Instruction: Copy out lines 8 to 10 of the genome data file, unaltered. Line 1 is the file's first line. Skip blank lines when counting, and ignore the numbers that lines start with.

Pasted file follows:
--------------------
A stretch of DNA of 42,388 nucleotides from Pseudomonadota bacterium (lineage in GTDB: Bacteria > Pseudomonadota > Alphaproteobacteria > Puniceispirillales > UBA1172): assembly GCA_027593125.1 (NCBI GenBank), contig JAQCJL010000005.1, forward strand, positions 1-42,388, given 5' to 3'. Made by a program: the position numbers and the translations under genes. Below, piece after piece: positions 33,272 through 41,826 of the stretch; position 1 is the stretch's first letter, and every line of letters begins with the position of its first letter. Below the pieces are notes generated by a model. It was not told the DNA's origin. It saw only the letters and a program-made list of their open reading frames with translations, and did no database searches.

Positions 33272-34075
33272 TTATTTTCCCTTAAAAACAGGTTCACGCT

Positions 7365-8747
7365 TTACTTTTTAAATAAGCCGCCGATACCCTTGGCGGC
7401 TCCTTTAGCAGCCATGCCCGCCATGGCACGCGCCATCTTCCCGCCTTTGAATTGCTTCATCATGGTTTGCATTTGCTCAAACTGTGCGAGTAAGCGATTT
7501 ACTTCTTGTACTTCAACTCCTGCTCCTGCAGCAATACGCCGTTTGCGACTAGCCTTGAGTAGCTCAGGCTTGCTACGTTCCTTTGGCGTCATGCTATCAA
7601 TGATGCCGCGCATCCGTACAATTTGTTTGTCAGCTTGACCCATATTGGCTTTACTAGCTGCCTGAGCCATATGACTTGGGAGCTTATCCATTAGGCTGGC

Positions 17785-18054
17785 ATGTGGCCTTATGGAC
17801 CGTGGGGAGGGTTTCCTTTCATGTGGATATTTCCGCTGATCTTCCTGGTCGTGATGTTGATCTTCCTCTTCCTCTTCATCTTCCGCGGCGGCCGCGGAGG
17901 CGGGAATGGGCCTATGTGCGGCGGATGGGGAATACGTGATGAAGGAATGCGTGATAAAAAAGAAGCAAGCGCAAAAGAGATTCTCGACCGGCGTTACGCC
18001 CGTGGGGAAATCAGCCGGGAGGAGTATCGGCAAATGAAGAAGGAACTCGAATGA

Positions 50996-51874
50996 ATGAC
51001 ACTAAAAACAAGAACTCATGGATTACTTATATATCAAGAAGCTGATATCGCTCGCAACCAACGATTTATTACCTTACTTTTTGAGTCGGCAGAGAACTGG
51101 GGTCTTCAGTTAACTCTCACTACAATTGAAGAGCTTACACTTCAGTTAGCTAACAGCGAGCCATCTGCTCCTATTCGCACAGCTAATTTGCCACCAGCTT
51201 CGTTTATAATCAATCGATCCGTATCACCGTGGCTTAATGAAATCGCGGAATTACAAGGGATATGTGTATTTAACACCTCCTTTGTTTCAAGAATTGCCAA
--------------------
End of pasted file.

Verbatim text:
7601 TGATGCCGCGCATCCGTACAATTTGTTTGTCAGCTTGACCCATATTGGCTTTACTAGCTGCCTGAGCCATATGACTTGGGAGCTTATCCATTAGGCTGGC

Positions 17785-18054
17785 ATGTGGCCTTATGGAC